Bank Notes

So it finally happened, your first year at university or college is done and you've now been thrust from a warm and communal dorm environment into the confusing world of landlords, leases and budgeting.

You may be excited for this move - thrilled to have a room and bathroom to yourself again, and get away from the prepaid meal plan.

Or you may be scared of remembering to pay rent on time, and that you'll now have to commute and won't be able to roll over at 8:15 a.m. and stroll to your 8:30 psych class, still in pajamas.

Either way, the transition from cozy dorm life to independent living off-campus comes with a lot of decision making. How much do you want to spend? Do you want a roommate? What areas in town are good?

Not to worry - we're going to help with all that. Here are our ideas on how you can make the changeover as seamless as possible.

Is it worth it to move off-campus?

Now, we want to mention that you don't necessarily have to move off-campus if you don't want to. Plenty of students are choosing to remain in their dorms for the convenience. While it's not possible at every university since many don't have the space, sometimes universities provide housing for older students, in more apartment style settings.

If you thrive on the all-inclusive features then this may be right for you. On-campus housing is likely more expensive than DIY, with less flexibility, but it also takes away the hassle of cooking your own meals (if you opt-in for the meal plan), dealing with a landlord, finding furniture, taking transit to class and finding subletters for the summer months.*

If this is an option that interests you then check to see if your university has the space to house you and then compare the cost of doing so to renting an apartment in the city on your own. Average rental and grocery prices for your city are easily searchable online.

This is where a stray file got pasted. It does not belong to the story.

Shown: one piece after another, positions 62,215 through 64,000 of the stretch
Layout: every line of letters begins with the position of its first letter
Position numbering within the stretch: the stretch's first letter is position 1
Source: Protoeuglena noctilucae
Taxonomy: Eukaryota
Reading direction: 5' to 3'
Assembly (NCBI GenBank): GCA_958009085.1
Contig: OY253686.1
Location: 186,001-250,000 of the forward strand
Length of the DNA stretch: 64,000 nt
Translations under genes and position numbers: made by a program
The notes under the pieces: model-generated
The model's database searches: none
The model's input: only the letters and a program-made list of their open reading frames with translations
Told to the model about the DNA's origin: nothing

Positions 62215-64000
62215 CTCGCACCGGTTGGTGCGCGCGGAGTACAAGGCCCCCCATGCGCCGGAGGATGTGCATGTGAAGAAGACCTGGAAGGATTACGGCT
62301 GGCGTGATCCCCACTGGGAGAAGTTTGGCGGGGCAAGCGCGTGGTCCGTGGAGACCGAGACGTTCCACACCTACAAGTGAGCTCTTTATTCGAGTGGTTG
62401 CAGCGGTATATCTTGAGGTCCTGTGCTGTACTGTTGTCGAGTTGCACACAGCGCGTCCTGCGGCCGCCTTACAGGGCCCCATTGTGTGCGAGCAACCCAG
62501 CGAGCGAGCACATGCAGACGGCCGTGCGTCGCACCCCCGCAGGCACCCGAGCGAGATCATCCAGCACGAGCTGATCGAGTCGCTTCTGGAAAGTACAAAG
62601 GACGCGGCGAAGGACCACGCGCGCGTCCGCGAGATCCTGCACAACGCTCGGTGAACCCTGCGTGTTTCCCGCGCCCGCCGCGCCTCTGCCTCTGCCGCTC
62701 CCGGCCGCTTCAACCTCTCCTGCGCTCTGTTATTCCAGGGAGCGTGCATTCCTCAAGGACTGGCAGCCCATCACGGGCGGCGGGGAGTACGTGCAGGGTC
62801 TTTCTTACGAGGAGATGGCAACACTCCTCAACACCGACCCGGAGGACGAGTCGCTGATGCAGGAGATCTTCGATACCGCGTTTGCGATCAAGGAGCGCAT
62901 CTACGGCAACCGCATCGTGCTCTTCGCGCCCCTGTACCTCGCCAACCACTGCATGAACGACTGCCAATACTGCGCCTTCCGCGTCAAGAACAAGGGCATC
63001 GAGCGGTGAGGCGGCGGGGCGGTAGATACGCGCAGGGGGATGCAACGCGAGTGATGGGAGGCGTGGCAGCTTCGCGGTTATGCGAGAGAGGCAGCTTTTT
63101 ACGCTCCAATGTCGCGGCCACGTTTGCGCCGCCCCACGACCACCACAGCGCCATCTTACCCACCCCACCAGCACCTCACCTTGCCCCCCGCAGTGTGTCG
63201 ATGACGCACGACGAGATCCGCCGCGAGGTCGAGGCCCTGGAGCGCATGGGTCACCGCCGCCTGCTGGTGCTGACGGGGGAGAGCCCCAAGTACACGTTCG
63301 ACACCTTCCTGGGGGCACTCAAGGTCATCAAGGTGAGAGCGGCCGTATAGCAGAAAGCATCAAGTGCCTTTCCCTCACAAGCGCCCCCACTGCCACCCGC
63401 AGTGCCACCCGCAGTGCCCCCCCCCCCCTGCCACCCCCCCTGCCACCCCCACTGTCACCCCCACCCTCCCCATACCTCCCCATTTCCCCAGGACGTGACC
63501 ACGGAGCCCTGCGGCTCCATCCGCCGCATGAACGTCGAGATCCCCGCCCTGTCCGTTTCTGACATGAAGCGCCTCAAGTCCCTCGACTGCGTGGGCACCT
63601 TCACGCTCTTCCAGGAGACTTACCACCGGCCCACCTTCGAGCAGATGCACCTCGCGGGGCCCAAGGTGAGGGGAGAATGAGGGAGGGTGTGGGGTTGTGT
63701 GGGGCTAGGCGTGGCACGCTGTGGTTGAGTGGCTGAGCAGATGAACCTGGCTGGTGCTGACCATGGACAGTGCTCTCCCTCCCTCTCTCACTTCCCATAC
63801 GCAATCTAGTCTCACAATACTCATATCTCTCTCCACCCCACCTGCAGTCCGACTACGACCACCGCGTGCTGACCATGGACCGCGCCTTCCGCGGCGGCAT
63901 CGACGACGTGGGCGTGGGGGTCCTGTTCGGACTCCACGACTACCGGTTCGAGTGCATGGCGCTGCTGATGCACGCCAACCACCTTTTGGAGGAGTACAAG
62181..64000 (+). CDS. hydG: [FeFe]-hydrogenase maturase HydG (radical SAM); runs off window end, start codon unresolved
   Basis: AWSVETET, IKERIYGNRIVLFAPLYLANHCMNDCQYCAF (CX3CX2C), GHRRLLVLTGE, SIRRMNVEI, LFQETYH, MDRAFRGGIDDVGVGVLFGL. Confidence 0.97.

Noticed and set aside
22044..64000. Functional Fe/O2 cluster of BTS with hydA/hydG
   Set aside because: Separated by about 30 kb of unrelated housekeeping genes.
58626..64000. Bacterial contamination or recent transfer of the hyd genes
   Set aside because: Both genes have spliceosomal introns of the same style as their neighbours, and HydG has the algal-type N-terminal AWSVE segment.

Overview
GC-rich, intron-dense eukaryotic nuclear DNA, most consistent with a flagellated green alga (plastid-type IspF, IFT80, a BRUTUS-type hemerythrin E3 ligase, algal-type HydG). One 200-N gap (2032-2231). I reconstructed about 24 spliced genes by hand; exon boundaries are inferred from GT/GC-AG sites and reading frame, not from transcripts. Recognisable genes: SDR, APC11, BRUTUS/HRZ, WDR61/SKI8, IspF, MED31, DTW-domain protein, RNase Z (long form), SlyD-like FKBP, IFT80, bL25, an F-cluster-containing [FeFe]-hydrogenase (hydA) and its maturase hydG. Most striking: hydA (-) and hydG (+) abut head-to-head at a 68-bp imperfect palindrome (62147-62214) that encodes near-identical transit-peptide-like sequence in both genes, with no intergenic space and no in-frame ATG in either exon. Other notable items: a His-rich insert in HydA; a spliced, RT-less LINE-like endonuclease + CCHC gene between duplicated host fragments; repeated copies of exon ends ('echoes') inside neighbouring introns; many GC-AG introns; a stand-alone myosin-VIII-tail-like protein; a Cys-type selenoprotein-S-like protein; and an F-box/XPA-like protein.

Another option, that actually saves you money, is applying to be a residence advisor. While it can be a stressful job, it can also be fun and a great experience. You get a discounted room and board in exchange for managing first-year students on one floor in a dorm. The discounts vary from university to university, but can range from $3000 per semester to the entire room and a free meal plan for the year.

It supposedly takes up around 10 to 15 hours a week, but it varies considerably week to week. Positions are usually posted on the university job board and are often due by January, so consider this option early.

When should I be looking for student housing?

The best time to look for student housing is earlier then you think. Keep your eyes open starting in February, even though there may not be many vacancies. It’s is a great time to put the word out that you are looking for a place. By early spring, more classified ads should be posted online as well as in the student centre. Certainly, you should try to secure a place before the semester ends and you leave for the summer in April/May. But don't worry, even if you've left it quite late, chances are there will still be a place for you - it may just not be in the perfect location or have all the amenities you're looking for. Scour private Facebook groups for rentals or ask your student housing office if they have a dedicated and classified service that landlords pay for, in search specifically for students.